Silver: 1997-2011

Warren Buffett is famous for many things one of which is his general dislike for precious metals as an investment. But maybe you’re old enough to remember when, just over 20 years ago, he backed up the truck and bought a ton of silver – over 3,000 tons, to be more precise. From the 1997 Berkshire Hathaway letter to shareholders[1]:

Our second non-traditional commitment is in silver. Last year, we purchased 111.2 million ounces. Marked to market, that position produced a pre-tax gain of $97.4 million for us in 1997. In a way, this is a return to the past for me: Thirty years ago, I bought silver because I anticipated its demonetization by the U.S. Government. Ever since, I have followed the metal’s fundamentals but not owned it. In recent years, bullion inventories have fallen materially, and last summer Charlie and I concluded that a higher price would be needed to establish equilibrium between supply and demand.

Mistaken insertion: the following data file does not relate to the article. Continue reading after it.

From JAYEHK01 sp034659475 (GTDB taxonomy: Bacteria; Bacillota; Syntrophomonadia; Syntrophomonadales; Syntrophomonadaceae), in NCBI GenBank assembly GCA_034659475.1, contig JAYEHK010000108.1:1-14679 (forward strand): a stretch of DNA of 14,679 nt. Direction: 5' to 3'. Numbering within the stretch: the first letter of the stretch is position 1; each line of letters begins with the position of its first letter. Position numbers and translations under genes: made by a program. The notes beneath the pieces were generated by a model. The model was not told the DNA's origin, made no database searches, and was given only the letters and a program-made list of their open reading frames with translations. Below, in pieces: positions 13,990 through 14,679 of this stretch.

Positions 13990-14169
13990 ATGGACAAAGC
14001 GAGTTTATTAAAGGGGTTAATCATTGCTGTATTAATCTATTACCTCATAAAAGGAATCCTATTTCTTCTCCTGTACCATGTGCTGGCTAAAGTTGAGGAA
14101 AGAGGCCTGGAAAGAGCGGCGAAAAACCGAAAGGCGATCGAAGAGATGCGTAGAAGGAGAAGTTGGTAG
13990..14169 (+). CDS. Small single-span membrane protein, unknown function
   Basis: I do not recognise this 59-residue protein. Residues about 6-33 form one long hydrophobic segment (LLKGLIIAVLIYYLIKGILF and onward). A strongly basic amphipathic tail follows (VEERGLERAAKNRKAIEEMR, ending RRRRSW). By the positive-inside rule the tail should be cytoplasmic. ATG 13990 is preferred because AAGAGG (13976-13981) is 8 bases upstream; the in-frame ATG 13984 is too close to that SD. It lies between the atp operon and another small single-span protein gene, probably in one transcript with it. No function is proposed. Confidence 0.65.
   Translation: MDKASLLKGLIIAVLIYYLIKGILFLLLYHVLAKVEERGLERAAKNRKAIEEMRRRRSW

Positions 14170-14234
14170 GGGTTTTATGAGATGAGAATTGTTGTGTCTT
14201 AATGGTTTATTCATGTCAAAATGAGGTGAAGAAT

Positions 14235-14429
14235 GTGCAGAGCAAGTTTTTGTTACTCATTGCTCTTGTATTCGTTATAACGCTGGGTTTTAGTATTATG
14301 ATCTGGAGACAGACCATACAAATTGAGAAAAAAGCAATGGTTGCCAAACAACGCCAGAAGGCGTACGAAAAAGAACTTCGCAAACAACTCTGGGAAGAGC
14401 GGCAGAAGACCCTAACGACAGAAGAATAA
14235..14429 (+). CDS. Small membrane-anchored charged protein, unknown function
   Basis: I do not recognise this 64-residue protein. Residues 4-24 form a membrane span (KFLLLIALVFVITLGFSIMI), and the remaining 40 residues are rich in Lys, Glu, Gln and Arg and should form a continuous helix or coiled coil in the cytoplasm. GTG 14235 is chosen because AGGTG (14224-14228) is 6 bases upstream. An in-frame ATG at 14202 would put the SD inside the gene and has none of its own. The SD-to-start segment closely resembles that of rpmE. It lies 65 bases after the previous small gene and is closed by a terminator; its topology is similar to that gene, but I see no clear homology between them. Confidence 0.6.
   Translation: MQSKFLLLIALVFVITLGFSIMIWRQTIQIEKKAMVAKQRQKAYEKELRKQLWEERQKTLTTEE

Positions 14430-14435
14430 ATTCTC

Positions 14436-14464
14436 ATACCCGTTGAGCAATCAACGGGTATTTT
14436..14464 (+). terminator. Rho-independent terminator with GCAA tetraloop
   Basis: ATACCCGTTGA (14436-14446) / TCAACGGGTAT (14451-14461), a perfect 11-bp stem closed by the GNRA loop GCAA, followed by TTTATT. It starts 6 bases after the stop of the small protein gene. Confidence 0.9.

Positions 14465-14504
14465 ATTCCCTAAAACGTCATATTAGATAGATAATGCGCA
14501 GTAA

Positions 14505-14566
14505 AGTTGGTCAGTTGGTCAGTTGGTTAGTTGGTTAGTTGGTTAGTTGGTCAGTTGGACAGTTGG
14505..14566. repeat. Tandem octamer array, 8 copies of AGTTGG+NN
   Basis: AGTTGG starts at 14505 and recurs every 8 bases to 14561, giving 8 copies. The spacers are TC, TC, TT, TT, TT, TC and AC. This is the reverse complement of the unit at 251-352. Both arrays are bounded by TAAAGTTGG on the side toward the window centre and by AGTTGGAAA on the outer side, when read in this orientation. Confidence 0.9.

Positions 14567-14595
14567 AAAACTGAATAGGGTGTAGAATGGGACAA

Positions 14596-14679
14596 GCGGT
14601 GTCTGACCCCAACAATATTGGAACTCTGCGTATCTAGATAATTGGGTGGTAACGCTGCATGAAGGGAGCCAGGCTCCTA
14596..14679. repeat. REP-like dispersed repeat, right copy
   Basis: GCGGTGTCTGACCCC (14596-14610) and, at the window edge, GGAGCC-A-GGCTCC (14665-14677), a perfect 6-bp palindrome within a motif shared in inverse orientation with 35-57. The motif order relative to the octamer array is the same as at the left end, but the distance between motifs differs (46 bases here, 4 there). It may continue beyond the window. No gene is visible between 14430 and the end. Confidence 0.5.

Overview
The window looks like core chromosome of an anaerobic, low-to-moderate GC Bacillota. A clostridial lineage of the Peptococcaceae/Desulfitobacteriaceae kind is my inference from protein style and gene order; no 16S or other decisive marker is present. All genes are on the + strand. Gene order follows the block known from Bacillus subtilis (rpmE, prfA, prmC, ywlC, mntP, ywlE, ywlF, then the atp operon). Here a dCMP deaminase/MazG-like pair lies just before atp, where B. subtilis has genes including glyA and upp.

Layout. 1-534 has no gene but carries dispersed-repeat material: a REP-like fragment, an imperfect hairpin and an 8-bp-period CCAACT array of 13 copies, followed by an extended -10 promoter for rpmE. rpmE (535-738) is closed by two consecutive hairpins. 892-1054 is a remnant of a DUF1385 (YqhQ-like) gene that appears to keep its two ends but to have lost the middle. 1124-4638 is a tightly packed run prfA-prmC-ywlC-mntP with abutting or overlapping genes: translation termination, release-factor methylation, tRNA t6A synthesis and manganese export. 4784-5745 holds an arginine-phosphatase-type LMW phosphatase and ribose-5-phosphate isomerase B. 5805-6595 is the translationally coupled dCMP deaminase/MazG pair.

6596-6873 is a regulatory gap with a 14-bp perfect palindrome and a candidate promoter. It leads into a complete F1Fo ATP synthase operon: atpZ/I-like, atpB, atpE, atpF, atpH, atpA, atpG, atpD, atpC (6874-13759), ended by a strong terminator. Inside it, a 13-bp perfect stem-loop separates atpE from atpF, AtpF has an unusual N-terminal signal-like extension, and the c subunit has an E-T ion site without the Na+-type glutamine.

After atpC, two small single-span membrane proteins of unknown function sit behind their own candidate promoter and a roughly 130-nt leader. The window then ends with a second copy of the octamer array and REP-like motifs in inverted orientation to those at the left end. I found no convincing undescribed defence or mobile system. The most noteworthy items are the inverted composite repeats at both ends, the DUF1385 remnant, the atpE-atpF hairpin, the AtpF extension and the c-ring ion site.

Maybe you’re even old enough to remember that earlier time, just about 50 years ago, when the Oracle of Omaha amassed a position in silver. Either way, it’s interesting to look back at why he did so. “Demonetization by the U.S. Government,” was his thesis back in 1967. Essentially, he made a bet on the devaluation of the dollar against the gold price and chose silver as his trade vehicle. And there are some interesting parallels between then and today.

Silver: 1970-1980

The dollar is no longer convertible into gold as it was back then but the dynamics that forced the discontinuation of this convertibility are still at work. Wikipedia discusses the “Nixon shock[2]” by explaining that, “from...

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